So where do we go from here? What should be our focus of activities for the years ahead?
To help answer these questions, I commissioned a consortium of leading European tobacco control experts to develop a Strategic Tobacco Control Report.
The Report, due to be published in this autumn, is shaping up to be a thorough, frank and hard hitting look at Tobacco Control in Europe. While recognising successes, it will be outspoken in identifying where the Community and the Member States can do more to prevent future deaths and morbidity from tobacco use.
We need greater efforts in the ‘denormalisation’ of tobacco and smoking. Such an approach is fundamental to a strategy that aims to prevent a new generation of children taking up smoking. And one that aims to help current smokers to quit.
I would like to see a special emphasis on cessation as it is often prevention alone that is highlighted. It is vital that we address the needs of the millions of smokers in Europe today, many of whom wish to stop – and wish they had never fallen into the tobacco trap in the first place.
We must step up our actions here. This means targeted awareness raising through information campaigns and better support services.
The widespread use of colour photographs on cigarettes packets would also play a valuable role in alienating the tobacco habit. There is evidence from Canada and other countries that pictorial warnings are effective in persuading people to attempt to quit.
And simply limiting the visibility of smoking is also a powerful way to reduce the social acceptability of tobacco.
And I would urge governments to follow the excellent example set by countries such as Ireland and Norway (and soon Sweden) by introducing smoking bans in all public places and workplaces.
The future of Europe must be smoke free. Countries face not just a public health, but also a moral imperative to protect their workers from the dangers of second-hand smoke.
In other parts of the world we can see the impact of more aggressive tobacco control measures. In California for example a tough mix of policies has been implemented. This includes widespread smoking bans, cessation services and simply reducing the availability of tobacco products.
At the same time, awareness raising campaigns have sought to inform the public of the behaviour of the tobacco industry. As a result, Californians are happier to accept tighter laws. As a result more smokers are making more attempts to stop and these attempts are more successful. And as a result, adult smoking prevalence is now below 17%.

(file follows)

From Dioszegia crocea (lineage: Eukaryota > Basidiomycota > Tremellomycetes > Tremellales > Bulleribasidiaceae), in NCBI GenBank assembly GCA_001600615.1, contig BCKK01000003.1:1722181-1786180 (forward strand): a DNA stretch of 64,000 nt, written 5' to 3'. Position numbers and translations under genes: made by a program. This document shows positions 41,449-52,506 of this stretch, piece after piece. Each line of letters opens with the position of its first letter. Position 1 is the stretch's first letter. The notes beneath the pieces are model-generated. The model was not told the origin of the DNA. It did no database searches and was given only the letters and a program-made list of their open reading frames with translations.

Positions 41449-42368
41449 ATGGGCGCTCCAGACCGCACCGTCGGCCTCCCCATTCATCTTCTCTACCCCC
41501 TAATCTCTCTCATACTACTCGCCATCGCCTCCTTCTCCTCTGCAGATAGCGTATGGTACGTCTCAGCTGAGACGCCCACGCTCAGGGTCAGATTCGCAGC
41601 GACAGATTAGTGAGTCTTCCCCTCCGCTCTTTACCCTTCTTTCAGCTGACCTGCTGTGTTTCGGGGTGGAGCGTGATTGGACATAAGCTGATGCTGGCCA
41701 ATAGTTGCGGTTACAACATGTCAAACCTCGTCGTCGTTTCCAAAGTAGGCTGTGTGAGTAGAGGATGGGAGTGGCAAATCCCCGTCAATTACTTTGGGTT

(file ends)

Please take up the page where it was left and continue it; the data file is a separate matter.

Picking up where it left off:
Closer to home, health economists stress that raising the price of tobacco products is the most cost effective way to reduce the prevalence of smoking. For this reason, I urge the Community to continue to work together to raise the price of tobacco products.
In this area the European dimension is also important – a collective approach is essential if the efforts of individual countries are not to be undermined by cross border traffic.
If Member States are serious about addressing the escalating health costs that we face in our societies – these actions are the obvious starting point.
According to the economists, that money spent on awareness raising in tobacco control is the second most effective way to spend health funds, the most effective being childhood immunisation.
I mentioned the success of California. This has been achieved with a budget of roughly €4 per head of the population per year. The majority of Member States currently spend considerably less than €1 per head.
We must step up our investment. Otherwise we risk letting the tobacco industry off the hook. In the draft Strategic Report, experts will call for significantly more resources to be devoted to the regulation, research and communication of tobacco control.
Tobacco is one of the least regulated products in the world. This is incredible given the harm it causes. Very limited measures are in place and these are easy for industry to undermine.
Take the case of ingredients. How often do we see new reports of ingredients added to cigarettes to make them more appealing to children? The tobacco industry must be forced to comply with full disclosure for the contents of its products. After all, we expect nothing less from the food we buy.
It is clear that so many of these future policy directions are quite obvious. They should not require a moment’s thought. The scientific evidence behind them is absolutely robust. They are amongst the most cost-effective health interventions governments can ever make.
Strengthening tobacco control policies will help reduce the appalling burden of death and painful suffering for thousands of people cross Europe. In the process, they will have a major impact on the problem of crippling health care costs in most European countries.
So why are such policies not more widespread?
The answer of course is the pernicious influence of Big Tobacco and political vested interests. Europe urgently needs more of the brave politicians who are prepared to raise their heads above the parapet and put the health of citizens over the ruthless interests of the tobacco industry.
The more we do to help them by convincing citizens of our ideas, the easier will be their task.
Finally, I know that some politicians, whilst sympathetic to the broad aims of tough tobacco control, fear that they might be accused of “over control” – of creating a “nanny state” if they pursue bold and aggressive anti-tobacco policies. But I think the social climate is changing and the time is right to be courageous.
For example, last week the results of a UK opinion poll on attitudes to tobacco revealed widespread support for banning smoking in the workplace – including nearly two thirds of smokers. This is remarkable. It appears that we may be pushing at an open door. I would appeal to politicians across Europe to be bold – to force the pace of change – to fight hard towards the goal of a smoke-free Europe.
Thank you for your attention. I wish you all a successful conference.